Are the Friendships in ‘Sex and the City’ One Big Lie?

satc
Photo: Getty Images

Sex and the City: The Movie has dared to debut in a city other than New York. The film had its world premiere across the drink in London today. In light of this occasion, The Guardian asked some quasi-famous dudes for their thoughts on the series and how true it was to life. Toby Young, former Vanity Fair scribe and author of How to Lose Friends and Alienate People weighs in:

I lived in New York for five years and in my experience such behavior was typical. Attractive single girls not only dropped their 'dates' at the slightest whiff of a bigger, better deal, they routinely betrayed their girlfriends, too.


Well, what about the middle-aged men who routinely drop their wives for a bigger (breasted), better deal, leaving them to take care of the kids? Sorry, Toby, no sympathy here. When it comes to courtship and marriage, women win the battle, but men win the war. Young makes a fair point in the latter part of the statement. One aspect of the girlfriend dynamic that Sex and the City never really delved into is the theory that women are socialized to view all other women as competition. Plainly: That all girls secretly hate other girls, and if you don’t believe this to be true, you clearly haven’t been watching The Hills this season. (For all the accusations that the show is scripted, it captures female cattiness in a way that is unparalleled.)

Young continues:

Once you remove the pixie dust of female camaraderie, contemporary New York emerges as an essentially pre-feminist society in which the courtship rituals are strikingly similar to those depicted in the novels of Jane Austen. Women are second-class citizens who are expected to use their youth and beauty as commodities in order to secure their economic wellbeing. Sex and the City is set in this world, but it conceals its brutality behind a veneer of cocktails and laughter. In reality, female friendship is the first thing to be sacrificed in the cut-throat competition for rich husbands.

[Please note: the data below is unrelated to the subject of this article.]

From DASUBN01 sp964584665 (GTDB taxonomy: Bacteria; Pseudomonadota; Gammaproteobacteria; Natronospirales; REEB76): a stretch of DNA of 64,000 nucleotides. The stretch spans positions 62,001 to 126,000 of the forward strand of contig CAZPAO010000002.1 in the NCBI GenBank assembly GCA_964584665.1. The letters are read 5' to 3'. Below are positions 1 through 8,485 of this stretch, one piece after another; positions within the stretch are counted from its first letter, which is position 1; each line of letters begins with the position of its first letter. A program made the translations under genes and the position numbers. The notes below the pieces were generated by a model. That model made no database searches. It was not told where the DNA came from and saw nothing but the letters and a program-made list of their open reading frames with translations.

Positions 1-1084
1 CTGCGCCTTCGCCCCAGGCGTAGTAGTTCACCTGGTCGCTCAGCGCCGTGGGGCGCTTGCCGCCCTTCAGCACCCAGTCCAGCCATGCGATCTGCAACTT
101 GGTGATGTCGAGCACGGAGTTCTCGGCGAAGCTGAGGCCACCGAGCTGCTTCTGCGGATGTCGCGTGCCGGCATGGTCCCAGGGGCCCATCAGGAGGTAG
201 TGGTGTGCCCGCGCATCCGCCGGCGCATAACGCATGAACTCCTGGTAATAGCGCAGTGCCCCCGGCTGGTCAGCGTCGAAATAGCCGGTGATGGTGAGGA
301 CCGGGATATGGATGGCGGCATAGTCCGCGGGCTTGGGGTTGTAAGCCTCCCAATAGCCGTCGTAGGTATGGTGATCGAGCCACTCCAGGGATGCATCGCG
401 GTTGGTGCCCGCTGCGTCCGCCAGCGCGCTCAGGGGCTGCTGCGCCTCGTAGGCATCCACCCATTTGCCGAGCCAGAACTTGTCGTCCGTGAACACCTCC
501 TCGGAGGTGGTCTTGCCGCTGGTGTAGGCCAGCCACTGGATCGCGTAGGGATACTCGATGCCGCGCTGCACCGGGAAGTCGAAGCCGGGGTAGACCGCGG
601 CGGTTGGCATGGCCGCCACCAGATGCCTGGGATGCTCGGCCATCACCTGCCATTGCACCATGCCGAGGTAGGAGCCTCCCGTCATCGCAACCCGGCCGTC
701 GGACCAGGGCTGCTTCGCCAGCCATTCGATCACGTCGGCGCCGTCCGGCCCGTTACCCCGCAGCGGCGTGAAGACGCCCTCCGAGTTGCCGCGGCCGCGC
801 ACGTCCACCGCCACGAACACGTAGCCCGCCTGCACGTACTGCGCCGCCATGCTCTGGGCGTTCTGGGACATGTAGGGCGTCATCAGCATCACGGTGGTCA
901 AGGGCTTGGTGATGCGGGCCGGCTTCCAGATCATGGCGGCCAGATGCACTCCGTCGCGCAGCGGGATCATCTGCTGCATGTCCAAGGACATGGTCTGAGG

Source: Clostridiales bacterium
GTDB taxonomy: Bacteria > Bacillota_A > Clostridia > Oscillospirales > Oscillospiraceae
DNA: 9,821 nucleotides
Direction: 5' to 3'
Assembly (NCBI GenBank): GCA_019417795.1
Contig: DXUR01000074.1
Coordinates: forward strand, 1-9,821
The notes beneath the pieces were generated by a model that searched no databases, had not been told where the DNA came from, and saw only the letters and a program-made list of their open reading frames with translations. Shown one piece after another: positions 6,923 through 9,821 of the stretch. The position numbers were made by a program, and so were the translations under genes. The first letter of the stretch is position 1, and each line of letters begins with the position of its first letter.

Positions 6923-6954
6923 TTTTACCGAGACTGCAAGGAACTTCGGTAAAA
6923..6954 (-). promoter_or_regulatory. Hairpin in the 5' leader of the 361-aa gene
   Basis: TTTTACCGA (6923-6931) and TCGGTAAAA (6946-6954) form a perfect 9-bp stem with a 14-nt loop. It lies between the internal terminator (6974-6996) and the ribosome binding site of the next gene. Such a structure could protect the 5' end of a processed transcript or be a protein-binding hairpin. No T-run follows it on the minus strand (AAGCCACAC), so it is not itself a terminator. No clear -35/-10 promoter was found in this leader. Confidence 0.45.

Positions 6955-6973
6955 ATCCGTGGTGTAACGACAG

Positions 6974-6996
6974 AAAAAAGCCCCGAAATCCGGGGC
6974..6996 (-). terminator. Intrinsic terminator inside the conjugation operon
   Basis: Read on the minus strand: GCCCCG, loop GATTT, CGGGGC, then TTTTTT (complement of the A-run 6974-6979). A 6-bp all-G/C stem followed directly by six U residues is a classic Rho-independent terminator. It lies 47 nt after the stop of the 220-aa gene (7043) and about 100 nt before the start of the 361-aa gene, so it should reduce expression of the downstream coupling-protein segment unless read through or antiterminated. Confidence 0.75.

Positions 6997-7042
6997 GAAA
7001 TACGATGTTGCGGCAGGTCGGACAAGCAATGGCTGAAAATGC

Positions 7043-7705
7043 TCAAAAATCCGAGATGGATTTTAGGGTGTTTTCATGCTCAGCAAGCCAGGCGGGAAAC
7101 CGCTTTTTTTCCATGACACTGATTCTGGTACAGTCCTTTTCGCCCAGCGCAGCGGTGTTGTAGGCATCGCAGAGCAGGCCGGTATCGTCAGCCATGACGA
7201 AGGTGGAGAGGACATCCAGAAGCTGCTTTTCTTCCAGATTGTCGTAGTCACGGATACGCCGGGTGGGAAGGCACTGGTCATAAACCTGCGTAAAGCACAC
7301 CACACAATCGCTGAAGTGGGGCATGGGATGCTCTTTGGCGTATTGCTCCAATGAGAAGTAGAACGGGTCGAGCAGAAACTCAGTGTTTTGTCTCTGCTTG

Eh, disagree. In Jane Austen’s time if you didn’t land a husband, you were screwed — like, majorly screwed and forced to live with your parents because there were all sorts of laws preventing women from owning property — whereas the characters on the show had jobs and could afford to support themselves in New York, one of the most expensive cities in the world. The women used their youth and beauty not for economic well-being but to find a partner because it’s human instinct and we’re raised on fairy tales that ingrain in us the notion that love and marriage equal a happy ending. Also, female friendship isn’t the first thing to be sacrificed when in cutthroat competition for a husband. It’s our free time and our pubic hair.

P.S.: Sarah Jessica’s hat reminds us of this totally disturbing book we read as a kid about a boy who ate a seed and then a tree grew out of his head.
P.P.S.: See that woman in the background wearing flats at the premiere? She was later taken aside and quietly pummeled with Manolos and Jimmy Choos. Don’t feel sorry for her. She knew the risks. —Noelle Hancock

So did it teach us anything that came in useful along the way? [Guardian]